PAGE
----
After lunch we had our route to discuss. On the drive today we had noticed some temporary Harley-Davidson motorcycle signs at highway rest stops urging motorcyclists to ride safe. As the Black Hills of South Dakota were our next stop I was curious to see if this was the same weekend that the huge motorcycle rally at Sturgis was. To my surprise it was. This year they were expecting in excess of 600,000 bikers. We were pretty sure that we didn’t want to be in the middle of all of that (in addition to paying much higher rates for everything since it was rally week) so we made a choice to skip the Black Hills for now and go to South Dakota’s capitol city. We would go to the Black Hills but later on in the trip.

Once we finished lunch we were on the road again now headed to Pierre, South Dakota. As there was no highway that connected the cities we took farming back roads. We were glad we did, as these roads were gorgeous. We went over huge rolling hills, miles of corn and to our surprise, miles upon miles of sunflower fields. We eventually made our way to Pierre staying at its sister town right across the river from it of Fort Pierre. We stayed here for the night at a family owned rv park – River View RV Park, which might be the best of the trip so far. The rv park is located on top of a huge hill in Fort Pierre which overlooked Pierre (pictures will eventually follow on our gallery page but this view is in the video for this segment as well). We spoke with the owner at length about her park and also learned that Pierre is not pronounced like you would think. Normally you pronounce Pierre (Pe-aire). Here in South Dakota you pronounce Pierre (Peer). We would have never learned this if we had not talked with her for a bit. After having a great time looking at the view we retired for the night excited to explore the town the next morning.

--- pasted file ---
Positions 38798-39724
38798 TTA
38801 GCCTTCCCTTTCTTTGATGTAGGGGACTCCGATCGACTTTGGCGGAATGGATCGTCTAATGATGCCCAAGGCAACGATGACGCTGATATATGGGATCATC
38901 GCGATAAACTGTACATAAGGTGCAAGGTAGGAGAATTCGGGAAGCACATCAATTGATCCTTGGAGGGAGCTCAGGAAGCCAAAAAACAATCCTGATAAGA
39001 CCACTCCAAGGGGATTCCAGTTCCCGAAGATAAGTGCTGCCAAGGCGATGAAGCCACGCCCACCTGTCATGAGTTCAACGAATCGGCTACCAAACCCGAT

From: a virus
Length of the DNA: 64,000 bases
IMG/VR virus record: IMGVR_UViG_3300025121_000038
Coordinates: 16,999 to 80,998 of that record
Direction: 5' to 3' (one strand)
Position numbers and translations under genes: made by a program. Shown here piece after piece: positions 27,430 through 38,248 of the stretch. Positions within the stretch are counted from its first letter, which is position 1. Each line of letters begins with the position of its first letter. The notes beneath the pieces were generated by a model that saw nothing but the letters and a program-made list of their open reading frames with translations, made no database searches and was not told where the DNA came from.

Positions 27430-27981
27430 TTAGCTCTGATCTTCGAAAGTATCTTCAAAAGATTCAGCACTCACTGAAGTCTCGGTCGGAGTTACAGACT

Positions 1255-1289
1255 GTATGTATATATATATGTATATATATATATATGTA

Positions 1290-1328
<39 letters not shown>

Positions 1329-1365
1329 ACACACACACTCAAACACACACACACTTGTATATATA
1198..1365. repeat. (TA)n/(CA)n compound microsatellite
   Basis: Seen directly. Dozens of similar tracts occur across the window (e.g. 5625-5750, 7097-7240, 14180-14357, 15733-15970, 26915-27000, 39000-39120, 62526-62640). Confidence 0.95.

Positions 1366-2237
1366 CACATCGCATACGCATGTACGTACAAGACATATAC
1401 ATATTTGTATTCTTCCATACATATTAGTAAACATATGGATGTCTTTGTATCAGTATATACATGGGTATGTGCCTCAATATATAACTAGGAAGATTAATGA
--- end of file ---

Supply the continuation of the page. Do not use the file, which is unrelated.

The next morning after waking up and reading some helpful info left by the owner on the town we discovered that it was the country’s 2nd smallest capitol city (behind Montpelier, VT) as well as a big fishing and hunting town as it was located on a river with a lot of open land around the town. Once we were ready to go we headed down into town. First stop of course was the capital building. This one unlike the one in North Dakota looked like a capitol building that we were used to. The only different part was that instead of a gold dome at the top, this one was black. It was also modeled after the capital building in Helena, Montana where most capital buildings are a version of the U.S. Capital building. We also went on our own self-guided tour of this building wandering from room to room and sitting down in the senate and legislative chambers. From the capital building we walked through the small downtown stopping at a bike shop, as I needed a new front tire for my bike. While waiting for the new tire to be completed we had lunch, and bought a few postcards. We were a bit sad that we would not be going to the Black Hills today but we had a new plan. We would be going straight on to Denver!

Next up….Our journey takes a different path and goes to Western Nebraska & Denver, CO!